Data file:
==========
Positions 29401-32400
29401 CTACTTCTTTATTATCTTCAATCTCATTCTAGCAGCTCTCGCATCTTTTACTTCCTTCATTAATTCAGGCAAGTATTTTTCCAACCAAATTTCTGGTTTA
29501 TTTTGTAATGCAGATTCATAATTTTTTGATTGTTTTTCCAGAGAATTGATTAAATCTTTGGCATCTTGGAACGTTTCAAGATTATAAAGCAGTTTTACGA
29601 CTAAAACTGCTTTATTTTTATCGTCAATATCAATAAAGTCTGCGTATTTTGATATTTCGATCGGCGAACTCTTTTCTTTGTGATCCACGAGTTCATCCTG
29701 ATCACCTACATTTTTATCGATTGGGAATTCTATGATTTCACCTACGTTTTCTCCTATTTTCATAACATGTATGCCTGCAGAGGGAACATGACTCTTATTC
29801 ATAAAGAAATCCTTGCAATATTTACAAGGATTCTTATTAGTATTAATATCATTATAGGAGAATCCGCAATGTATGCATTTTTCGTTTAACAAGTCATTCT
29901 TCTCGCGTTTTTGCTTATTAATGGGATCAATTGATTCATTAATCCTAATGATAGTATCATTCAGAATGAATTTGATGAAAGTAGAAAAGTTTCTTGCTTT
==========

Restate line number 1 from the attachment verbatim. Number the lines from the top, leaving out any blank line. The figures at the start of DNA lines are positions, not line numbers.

Positions 29401-32400